Performing the Pilgrimage
Its Ministry of Hajj undertakes all responsibility for the implementation of Hajj services, coordinating variously with private sectors and official authorities in all Muslim countries and countries with Muslim communities. The ministry’s role includes planning, implementation, coordination, supervision and control of all areas related to the pilgrimage and the holy sites. The aim is to provide a safe and healthy passageway to a fully spiritual experience as required of Muslims.
This includes all operational and infrastructure needs related to pilgrimages: setting up approved Hajj travel agents and service providers, various kinds of transport to and from the Kingdom, and between the holy sites, access to information and medical centers, accommodation needs, telecommunications, informational outreach, guides and translators, and much more.
For comprehensive information on all aspects of pilgrimage to Mecca and Medina, and to find approved Hajj travel agents and read the regulations pertaining to the pilgrimages, see the official Saudi website.
The Hajj is the Islamic pilgrimage to Mecca, Saudi Arabia. It is the largest pilgrimage in the world, and Islam’s firth pillar, a religious duty that is obligatory once in a lifetime by every healthy and capable Muslim.
The pilgrimage takes place between the 8th and 12th day of Dhu al-Hijjah, the 12th and last month of the Islamic calendar. The Islamic calendar is a lunar calendar, and therefore eleven days shorter than the Gregorian calendar.
The Hajj is linked to events in the life of the Prophet Muhammad during the 7th century, but the pilgrimage ritual to Mecca stretches back thousands of years to the time of Abraham (Ibrahim).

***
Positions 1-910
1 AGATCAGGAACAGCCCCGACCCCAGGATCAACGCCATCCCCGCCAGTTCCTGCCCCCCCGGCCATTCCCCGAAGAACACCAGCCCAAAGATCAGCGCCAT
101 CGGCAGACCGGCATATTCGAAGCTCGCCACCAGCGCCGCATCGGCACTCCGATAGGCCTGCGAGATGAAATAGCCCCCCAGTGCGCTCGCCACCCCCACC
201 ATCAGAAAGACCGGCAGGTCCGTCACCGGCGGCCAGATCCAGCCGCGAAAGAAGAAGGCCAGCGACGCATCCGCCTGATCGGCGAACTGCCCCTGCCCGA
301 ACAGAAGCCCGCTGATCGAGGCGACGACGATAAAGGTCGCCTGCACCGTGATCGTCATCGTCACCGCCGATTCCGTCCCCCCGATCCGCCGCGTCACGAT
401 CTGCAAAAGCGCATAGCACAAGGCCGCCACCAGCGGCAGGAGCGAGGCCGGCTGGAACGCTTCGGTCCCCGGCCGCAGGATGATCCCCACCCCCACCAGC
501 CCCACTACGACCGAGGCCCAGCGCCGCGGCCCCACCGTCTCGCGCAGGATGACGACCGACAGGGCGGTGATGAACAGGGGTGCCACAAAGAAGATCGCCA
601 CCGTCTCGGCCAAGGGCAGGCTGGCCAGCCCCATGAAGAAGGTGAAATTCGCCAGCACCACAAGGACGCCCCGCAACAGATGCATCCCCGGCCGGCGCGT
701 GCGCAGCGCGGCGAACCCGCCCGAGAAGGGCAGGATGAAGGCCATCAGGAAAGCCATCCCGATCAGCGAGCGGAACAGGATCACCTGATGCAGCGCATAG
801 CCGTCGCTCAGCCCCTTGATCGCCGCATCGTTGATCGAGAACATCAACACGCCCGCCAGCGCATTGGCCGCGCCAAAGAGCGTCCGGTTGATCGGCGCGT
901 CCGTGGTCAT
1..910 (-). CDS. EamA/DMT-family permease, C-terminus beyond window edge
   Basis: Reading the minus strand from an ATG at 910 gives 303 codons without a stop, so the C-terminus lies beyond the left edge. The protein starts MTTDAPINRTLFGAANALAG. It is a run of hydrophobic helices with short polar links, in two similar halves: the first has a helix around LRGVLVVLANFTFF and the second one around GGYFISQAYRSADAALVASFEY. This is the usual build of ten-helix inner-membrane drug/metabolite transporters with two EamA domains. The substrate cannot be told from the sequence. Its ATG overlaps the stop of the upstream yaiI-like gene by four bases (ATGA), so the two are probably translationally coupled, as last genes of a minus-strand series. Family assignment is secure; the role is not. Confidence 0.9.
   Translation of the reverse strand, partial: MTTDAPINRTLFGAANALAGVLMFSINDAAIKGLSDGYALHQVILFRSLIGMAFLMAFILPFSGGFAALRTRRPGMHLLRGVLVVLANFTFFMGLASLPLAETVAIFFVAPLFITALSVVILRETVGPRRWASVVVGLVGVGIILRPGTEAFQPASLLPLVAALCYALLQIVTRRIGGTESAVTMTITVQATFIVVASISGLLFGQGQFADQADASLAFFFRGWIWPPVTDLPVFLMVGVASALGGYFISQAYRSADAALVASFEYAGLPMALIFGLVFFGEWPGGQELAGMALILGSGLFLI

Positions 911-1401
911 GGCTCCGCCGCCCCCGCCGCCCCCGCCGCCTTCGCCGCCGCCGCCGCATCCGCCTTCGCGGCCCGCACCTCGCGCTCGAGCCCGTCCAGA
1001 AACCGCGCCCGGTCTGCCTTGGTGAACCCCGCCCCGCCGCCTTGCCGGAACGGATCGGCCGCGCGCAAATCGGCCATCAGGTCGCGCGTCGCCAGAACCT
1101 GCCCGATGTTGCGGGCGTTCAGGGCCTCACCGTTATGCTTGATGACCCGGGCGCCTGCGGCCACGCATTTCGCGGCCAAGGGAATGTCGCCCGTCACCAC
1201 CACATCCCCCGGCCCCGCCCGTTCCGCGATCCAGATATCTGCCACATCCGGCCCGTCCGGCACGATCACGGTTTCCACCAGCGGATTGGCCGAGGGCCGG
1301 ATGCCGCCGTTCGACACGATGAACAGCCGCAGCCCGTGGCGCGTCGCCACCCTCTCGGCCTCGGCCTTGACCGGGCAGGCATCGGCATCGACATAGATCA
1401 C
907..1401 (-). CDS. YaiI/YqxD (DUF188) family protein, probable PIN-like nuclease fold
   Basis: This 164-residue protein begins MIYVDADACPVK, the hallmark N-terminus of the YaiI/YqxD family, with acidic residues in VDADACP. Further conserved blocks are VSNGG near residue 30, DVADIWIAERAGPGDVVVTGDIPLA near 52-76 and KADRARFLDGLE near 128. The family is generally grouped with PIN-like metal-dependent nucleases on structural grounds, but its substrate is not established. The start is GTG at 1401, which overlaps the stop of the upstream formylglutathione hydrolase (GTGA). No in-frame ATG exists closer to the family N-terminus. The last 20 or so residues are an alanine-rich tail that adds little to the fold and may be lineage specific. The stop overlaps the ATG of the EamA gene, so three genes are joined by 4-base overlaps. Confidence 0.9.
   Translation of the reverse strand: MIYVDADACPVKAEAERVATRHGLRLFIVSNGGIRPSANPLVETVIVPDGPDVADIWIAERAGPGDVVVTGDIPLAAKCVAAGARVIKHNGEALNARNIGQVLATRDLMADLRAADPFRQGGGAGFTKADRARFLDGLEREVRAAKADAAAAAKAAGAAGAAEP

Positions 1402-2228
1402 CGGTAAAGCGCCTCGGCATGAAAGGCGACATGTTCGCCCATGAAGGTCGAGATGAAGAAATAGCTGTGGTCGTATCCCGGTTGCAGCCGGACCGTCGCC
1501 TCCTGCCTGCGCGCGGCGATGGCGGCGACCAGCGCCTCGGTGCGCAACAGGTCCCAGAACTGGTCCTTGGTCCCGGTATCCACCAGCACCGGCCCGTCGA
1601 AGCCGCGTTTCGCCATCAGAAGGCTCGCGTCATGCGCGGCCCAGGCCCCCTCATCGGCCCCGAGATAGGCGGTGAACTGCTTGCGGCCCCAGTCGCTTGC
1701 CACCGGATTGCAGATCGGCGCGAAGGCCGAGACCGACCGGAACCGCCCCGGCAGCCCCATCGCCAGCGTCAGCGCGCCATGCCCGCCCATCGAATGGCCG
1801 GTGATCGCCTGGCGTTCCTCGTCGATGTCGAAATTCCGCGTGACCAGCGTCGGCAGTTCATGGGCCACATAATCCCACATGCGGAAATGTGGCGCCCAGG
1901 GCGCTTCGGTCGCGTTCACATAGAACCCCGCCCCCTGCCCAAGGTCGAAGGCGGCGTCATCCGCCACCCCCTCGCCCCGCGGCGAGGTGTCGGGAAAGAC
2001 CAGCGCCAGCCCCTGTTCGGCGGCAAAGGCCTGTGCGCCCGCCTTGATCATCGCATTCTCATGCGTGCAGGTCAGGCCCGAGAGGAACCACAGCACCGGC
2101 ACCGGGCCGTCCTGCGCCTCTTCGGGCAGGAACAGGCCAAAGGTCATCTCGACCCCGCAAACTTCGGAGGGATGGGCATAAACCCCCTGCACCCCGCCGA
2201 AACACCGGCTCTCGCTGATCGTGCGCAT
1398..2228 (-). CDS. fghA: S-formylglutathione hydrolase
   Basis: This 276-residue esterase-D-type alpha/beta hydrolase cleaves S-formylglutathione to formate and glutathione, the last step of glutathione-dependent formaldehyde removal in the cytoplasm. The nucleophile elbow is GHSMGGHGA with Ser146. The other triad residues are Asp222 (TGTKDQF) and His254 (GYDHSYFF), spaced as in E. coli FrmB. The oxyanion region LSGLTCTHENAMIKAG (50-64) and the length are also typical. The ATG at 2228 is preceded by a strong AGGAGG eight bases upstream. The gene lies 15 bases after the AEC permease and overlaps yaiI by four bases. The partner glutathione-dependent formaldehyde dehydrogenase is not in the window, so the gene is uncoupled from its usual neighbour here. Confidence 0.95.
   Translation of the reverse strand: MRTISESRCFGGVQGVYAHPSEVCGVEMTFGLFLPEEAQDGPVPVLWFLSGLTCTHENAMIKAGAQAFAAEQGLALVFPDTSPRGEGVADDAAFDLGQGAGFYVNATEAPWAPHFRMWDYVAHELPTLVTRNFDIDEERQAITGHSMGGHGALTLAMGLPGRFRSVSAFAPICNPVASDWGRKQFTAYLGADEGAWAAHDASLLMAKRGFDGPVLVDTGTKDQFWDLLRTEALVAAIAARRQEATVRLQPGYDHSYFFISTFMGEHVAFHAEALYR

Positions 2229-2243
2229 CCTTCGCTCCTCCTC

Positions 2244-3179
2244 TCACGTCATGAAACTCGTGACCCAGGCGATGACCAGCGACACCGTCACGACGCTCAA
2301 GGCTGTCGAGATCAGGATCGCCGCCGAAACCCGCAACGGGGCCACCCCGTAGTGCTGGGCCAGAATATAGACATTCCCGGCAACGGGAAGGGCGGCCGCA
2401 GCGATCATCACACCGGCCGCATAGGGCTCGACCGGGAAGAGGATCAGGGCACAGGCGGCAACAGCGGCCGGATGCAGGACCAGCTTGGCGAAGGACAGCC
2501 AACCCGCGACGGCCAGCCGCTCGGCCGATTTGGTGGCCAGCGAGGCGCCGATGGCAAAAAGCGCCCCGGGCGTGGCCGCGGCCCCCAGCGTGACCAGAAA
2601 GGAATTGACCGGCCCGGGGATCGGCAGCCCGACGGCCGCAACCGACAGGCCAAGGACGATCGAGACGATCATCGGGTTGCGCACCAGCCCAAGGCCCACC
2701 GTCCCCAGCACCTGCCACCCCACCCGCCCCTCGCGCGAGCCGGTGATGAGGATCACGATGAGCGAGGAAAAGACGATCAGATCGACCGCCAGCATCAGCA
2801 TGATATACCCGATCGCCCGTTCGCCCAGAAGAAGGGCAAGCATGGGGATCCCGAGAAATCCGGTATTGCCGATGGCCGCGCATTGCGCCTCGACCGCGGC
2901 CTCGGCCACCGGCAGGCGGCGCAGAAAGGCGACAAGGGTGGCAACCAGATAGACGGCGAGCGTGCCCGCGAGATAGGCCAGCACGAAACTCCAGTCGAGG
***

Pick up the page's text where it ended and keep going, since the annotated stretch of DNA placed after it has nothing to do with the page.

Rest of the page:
Hundreds of thousands of pilgrims, men and women, from all ethnic groups, social ranks and cultures converge on Mecca for the week of the Hajj, to perform various rituals. During the Hajj, there are no differences between Muslims. All wear simple unstitched strips of white cloth. All are equal.
As part of the rituals, pilgrims walk counter-clockwise seven times around the Ka’aba, the black-shrouded cube-shaped building towards which all Muslim turn in prayer. They run back and forth between the hills of Safa and Marwa; they drink from the Well of Zamzam, the spring of water which is said to have miraculously appeared to quench the thirst of Abraham’s desert-stranded wife Hagar and child Ismael.
Worshippers stand in vigil on the plains of Mount Arafat, ask for forgiveness, and perform a ritual stoning of the devil. The male pilgrims then shave their heads, offer a sacrifice, and celebrate the three-day festival of Eid al-Adha.
Umrah, unlike Hajj, is a pilgrimage that can be performed any time of the year, and is not a compulsory ritual for Muslims. But like the Hajj pilgrimage, there are also approved Umrah travel agents and service providers.
The Umrah is composed of a set of rituals, some of which are also performed during Hajj and which include circling around the Ka’aba seven times, walking between the hills of Safa and Marwa, and, for men, the shaving of their heads. At the beginning and during certain stages of the rituals, Koranic verses are recited and prayers are made.
Some elements of the Hajj pilgrimage can be traced back to the time of Abraham around 2000 BCE. Arabian Peninsula tribes would converge on Mecca as part of a pilgrimage linked to the prophet Abraham. There were various faiths performing this pilgrimage, some of whom were Christians. But that was also a time when the Ka’aba was a place full of pagan idols, a time referred to as the jahiliyyah, what Muslims today call the ‘era of ignorance’.
In 630 CE, the Prophet Muhammad led his followers from Medina to Mecca in the first Hajj to be performed by Muslims alone, and the only Hajj ever performed by Muhammad. He rid the Ka’aba of all the idols, and designated the building as the House of God. From that point on, the Hajj became one of the Five Pillars of Islam.